Although the gold market ended last week on a positive note, the bulls have their work cut out for them undoing the recent chart damage inflicted on the yellow metal in the aftermath of the surprising Donald Trump election victory in early November.
That being said, the precious metals are showing some signs of bottoming, and thus far the bears have not been able to push prices beyond the recent low prints.
Friday’s Employment Situation Report was not exactly stellar. The U.S. Department of Labor reported that non-farm payrolls saw 178,000 jobs created in November while the unemployment rate ticked lower to 4.6 percent.
October jobs data was revised lower, while September jobs data was revised higher. Of particular note is the downtick in the unemployment rate. While at first glance this figure seems encouraging, it can also be misleading. A decline in the participation rate was reportedly the driver behind the lower rate, not faster job growth.
All things being equal, this latest jobs report will likely keep the Fed on track for an interest rate hike at its next meeting later this month.
Investors may now turn their attention to the pace of future rate hikes from the central bank.
Markets are now pricing in two additional interest rate hikes in 2017, a forecast that could change rapidly if the data stream shows further strength. For the time being, however, the data stream continues to show some mixed signals, and the Fed is likely to stick with a very gradual approach as it looks to normalize monetary policy.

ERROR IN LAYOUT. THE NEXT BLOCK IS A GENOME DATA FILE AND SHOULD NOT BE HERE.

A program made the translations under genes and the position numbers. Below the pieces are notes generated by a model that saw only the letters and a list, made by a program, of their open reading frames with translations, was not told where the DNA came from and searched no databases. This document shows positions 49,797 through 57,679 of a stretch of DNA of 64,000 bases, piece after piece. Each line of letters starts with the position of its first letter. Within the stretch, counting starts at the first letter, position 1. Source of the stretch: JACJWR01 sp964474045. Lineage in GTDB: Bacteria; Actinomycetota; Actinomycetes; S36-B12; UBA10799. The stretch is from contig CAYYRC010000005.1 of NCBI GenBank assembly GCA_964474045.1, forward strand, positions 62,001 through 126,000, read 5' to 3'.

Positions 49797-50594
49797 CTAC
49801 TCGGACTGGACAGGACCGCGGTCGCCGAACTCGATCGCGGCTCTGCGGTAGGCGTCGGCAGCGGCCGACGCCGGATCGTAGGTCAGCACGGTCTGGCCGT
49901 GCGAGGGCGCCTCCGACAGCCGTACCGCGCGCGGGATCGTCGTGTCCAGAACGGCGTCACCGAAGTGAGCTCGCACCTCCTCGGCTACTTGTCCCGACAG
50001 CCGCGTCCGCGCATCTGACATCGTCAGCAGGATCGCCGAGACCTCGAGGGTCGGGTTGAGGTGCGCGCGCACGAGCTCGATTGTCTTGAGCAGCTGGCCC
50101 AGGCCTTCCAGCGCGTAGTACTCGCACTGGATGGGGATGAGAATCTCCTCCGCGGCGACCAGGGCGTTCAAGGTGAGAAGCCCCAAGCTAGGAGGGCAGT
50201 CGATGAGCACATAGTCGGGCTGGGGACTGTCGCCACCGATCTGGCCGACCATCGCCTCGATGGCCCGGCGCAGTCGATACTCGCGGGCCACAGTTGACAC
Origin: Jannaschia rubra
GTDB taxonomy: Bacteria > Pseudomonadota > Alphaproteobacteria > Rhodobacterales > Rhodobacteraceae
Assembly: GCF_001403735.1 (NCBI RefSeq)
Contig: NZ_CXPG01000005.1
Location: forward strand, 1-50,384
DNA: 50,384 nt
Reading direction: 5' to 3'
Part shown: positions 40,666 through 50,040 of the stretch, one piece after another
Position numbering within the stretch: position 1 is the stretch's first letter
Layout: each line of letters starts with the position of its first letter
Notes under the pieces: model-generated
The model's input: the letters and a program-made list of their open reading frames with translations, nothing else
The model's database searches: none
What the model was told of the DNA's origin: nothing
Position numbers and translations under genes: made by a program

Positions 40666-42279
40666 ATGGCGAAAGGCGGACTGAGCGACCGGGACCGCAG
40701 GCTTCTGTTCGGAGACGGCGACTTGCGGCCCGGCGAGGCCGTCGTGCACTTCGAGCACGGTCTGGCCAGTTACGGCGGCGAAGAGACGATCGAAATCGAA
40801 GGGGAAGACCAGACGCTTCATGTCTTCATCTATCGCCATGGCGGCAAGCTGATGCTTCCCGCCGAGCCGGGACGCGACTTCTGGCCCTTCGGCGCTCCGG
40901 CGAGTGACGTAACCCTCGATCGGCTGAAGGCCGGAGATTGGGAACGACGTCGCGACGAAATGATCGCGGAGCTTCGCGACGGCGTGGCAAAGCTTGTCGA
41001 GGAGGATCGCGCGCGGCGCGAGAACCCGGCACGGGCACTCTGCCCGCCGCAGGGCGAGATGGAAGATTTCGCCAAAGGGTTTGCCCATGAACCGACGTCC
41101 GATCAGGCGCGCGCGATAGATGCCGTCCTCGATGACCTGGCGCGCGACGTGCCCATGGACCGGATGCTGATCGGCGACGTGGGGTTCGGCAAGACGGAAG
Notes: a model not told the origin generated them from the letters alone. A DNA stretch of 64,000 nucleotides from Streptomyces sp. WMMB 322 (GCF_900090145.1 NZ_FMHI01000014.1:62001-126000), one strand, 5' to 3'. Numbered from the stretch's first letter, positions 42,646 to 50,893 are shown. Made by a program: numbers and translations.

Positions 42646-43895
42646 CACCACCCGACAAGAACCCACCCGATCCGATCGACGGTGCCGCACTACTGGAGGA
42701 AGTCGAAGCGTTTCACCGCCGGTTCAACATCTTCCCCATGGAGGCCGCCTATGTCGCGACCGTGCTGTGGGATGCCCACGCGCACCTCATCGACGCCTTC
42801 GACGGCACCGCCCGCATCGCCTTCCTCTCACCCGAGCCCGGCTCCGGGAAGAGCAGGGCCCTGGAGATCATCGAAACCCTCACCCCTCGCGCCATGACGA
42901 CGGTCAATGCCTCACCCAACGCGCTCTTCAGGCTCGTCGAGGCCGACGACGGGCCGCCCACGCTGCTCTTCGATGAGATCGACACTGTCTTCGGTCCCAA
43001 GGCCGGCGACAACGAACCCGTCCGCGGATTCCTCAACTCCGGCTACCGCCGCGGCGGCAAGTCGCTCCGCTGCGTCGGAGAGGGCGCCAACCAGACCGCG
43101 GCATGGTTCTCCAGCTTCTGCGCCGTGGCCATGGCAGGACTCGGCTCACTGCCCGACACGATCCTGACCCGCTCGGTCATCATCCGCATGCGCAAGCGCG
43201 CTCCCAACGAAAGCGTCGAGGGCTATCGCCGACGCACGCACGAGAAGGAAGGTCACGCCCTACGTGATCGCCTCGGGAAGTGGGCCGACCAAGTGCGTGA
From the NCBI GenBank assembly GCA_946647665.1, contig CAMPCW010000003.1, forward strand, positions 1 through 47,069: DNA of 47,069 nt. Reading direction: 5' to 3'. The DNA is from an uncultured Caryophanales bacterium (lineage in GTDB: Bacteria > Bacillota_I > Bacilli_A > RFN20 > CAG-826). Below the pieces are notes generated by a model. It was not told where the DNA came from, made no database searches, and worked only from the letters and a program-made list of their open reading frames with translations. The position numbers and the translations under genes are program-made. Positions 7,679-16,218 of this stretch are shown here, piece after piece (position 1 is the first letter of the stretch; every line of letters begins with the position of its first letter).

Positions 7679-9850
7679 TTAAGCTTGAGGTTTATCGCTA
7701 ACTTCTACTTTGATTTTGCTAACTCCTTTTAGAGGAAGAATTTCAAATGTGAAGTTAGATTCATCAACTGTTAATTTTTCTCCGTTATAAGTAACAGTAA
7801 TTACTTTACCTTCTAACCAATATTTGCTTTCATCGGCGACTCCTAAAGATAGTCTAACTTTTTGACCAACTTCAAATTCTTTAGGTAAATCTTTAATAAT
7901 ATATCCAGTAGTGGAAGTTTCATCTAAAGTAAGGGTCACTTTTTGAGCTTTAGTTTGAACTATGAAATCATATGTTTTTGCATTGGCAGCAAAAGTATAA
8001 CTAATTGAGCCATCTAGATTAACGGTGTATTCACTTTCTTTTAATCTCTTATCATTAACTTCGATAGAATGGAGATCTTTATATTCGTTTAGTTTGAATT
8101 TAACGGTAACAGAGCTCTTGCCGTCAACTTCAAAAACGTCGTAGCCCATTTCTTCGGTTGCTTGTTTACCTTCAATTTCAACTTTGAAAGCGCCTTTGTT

Key markets that can have a direct effect on the gold market including stocks, treasuries and the dollar index have all seen strong moves in the last three weeks. Those moves could, however, be coming to an end, at least in the short-term.
Some analysts have been suggesting that the equity rally has been overblown, and that a pullback in stocks is becoming more likely. Likewise, some believe that the sharp move lower in treasuries has also been overextended, and that a reversal is likely.
Markets have been moving on the notion of stronger economic growth driven by tax cuts and increased government spending. Interest rates have been moving based on the idea that Trump is more of a hawk than a dove, and that his plans are likely to fuel inflation.
At this point, all of this could be considered conjecture, and sentiment among investors has the potential to change quickly if some of the key policies recently discussed are not able to be implemented.
Investors will also not likely forget that much of the world remains engaged in ultra-low rate policies and quantitative easing. Even if the U.S. economy gains further steam, the global economy may remain sluggish and see weak growth for some time to come.
Gold may already be in the process of forming a meaningful bottom, and some analysts have already suggested significantly higher gold prices by the end of the year. Of course, much remains to be seen, but long-term investors are likely to remain focused on the potential benefits of gold ownership and come to the conclusion that many of the reasons for buying gold in recent years still exist today.
Those same investors could then potentially view current gold prices as a substantial bargain, and increasing demand could send the yellow metal higher once again.